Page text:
There’s a misconception that you need plenty of protein when your goal is building muscle, but less when you’re going through a cutting phase or otherwise trying to lose fat. In fact, you may stall or completely derail your fat loss efforts if you’re not getting enough protein.
There are a few important reasons why you need to make sure you’re getting enough protein while you’re trying to lose fat.
Adequate Protein Allows You To Build Calorie-Burning Muscle
The most efficient way to create a calorie deficit is to pack on more lean muscle. 70% of your base metabolic rate (the amount of calories you need for basic function) is based on your lean body mass. The more muscle you have, the more calories you burn.
Even if you’re trying to lose body fat, you should still be doing at least some resistance training to add lean muscle mass to your frame and either increase your allowed intake or speed up your fat loss.
Even if you’re a bodybuilder going through a cutting period, you still need to do some resistance to maintain the muscle you already have.
Without adequate protein, you’re not going to have the protein you need to enable muscle recovery and repair. Your body partitions protein metabolism. In other words, it takes the protein it needs for healthy brain and organ function and allows the rest to be used as fuel or for muscle repair. If you’re not getting enough dietary protein, all of your work in the gym will be going to waste and you’ll likely see some muscle loss as well.
If You Don’t Eat Enough, Your Body Will Get Its Protein Elsewhere
Your body will get the protein it needs, one way or another.
If you’re on a calorie-restricted diet and cutting protein to make that deficit higher, your body will simply start breaking down the protein stored in muscle tissue. This is why so many people lose weight on a low-calorie diet, only to end up looking worse than they did before.
If your fat loss goal is intended to reveal lean muscle and a shapely body, you need to retain (or add to) your muscle mass while you’re losing the fat.
Also, getting adequate protein while on a calorie deficit prevents your body from sending out warning signals to your hormones that actually stop fat loss. Without enough protein on board, your sensitivity to the satiety hormone leptin will decrease, making it much harder to feel satisfied throughout the day and leading to overeating.
Don’t Cut the Protein, Just Get it from Leaner Sources
Most people immediately think of meats when they look at increasing protein in their daily diets, but meats aren’t the only source of protein out there.
If you’re already getting enough dietary fat (including some saturated fats) and just need to increase your protein intake, you have lots of choices.
Whey protein is low fat, low sugar and low in calories. It’s also extremely bioavailable, far more so than the protein in most meats. Add a protein shake to your daily meal plan or simply add a scoop of whey protein to your fruit smoothie or hot cereal.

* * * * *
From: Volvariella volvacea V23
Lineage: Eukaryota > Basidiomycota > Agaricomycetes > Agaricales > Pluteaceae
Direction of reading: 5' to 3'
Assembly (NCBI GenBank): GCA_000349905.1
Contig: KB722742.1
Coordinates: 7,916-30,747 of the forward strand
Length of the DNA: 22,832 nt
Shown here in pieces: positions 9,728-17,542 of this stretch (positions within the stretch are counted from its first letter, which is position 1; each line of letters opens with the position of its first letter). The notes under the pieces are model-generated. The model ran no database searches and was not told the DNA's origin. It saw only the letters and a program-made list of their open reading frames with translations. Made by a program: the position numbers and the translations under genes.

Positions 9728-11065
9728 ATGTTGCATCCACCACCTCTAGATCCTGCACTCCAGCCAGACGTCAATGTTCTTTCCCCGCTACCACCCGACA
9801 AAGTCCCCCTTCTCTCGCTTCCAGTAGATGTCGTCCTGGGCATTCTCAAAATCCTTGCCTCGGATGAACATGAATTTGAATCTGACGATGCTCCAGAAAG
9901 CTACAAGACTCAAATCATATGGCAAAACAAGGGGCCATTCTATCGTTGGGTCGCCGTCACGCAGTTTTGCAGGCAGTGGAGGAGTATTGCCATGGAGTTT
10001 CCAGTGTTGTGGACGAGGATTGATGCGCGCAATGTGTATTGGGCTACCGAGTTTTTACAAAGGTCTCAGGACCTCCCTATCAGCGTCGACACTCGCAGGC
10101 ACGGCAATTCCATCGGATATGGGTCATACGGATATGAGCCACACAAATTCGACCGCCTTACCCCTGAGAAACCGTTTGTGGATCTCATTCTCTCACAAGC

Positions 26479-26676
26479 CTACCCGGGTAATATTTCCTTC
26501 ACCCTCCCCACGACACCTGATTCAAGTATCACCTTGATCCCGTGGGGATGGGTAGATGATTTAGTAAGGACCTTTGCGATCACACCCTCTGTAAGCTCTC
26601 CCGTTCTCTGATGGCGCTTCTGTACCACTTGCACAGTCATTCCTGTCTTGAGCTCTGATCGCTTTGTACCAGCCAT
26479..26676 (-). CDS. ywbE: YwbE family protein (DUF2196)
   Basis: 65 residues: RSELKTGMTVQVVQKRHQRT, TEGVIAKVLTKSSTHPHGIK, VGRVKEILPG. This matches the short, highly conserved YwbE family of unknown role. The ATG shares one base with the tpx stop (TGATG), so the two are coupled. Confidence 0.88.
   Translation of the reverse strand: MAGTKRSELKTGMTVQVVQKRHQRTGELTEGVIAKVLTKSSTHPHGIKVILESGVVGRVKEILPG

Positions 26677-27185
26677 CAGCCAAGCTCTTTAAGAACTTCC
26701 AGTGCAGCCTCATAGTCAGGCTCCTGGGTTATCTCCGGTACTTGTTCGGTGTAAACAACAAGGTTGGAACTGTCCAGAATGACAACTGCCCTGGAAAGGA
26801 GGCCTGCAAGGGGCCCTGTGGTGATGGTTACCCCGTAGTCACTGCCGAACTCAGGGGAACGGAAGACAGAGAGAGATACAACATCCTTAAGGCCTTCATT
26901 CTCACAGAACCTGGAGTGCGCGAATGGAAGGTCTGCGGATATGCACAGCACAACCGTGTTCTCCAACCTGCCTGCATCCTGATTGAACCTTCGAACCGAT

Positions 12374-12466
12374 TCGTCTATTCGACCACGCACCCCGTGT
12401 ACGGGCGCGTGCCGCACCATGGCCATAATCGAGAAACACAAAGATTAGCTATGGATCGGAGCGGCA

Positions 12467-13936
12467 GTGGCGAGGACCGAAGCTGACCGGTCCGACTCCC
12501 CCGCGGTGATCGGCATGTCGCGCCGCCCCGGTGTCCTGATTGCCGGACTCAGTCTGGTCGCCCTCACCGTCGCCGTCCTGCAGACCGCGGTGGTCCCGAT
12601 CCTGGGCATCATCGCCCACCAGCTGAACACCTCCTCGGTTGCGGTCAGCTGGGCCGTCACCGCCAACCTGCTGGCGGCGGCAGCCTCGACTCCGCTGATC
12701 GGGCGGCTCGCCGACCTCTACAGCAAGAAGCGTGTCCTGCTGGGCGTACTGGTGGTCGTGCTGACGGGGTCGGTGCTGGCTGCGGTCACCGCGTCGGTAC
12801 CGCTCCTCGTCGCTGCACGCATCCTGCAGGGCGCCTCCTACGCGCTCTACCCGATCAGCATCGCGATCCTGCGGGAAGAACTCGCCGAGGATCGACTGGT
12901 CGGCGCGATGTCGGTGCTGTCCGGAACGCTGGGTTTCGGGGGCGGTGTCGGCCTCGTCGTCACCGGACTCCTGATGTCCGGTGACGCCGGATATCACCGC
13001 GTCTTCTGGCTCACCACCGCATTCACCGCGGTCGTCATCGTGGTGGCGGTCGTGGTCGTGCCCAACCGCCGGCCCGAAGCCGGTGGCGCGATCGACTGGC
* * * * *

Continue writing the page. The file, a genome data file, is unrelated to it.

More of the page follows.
Fish and shellfish are much lower in fat than most meats, so add one or two seafood meals per week. Fatty, cold water fish are best for those Omega-3 fats and shrimp, mussels, crab, clams, oysters and lobster are all great low-fat, low-calorie protein sources as long as you donlt drench them in butter. Try olive oil with freshly-ground pepper, hot sauce, cocktail sauce or a mustard vinaigrette instead.
Sweet potatoes, legumes, quinoa, peas, lentils and dark, leafy greens are all low in fat and low in calories, plus they’ll add lots of filling fiber to your meal.
How Much Protein Do You Really Need?
If you’re trying to add lean muscle while you lose fat, most researchers recommend 1-1.5g of protein per kilogram of body weight. If you simply want to lose fat and maintain the muscle you already have, .7-1g should do nicely.
If you find that muscle building slows or you feel hungry during the day, try upping your protein intake by 10% each day until you find your sweet spot.
Whatever you do, don’t assume that you can speed up your fat loss by trimming your calories too low and cheating your body of nutrients. This will result in short term weight loss, but much of that weight will be lean muscle and most or all of it will return even more quickly than you lost it.
For permanent and healthy weight loss, you need to work with your body rather than trying to trick it into letting go of fat.
Bill Campbell et al. International Society of Sports Nutrition position stand: protein and exercise. Journal of the International Society of Sports Nutrition. 2007, 4:8.
Douglas Paddon-Jones, Eric Westman, Richard D Mattes, Robert R Wolfe, Arne Astrup, and Margaret Westerterp-Plantenga. Protein, weight management, and satiety. American Journal of Clinical Nutrition. May 2008 vol. 87 no. 5
Joy L Frestedt, et al. A whey-protein supplement increases fat loss and spares lean muscle in obese subjects: a randomized human clinical study. Nutrition and Metabolism (London). 2008; 5: 8.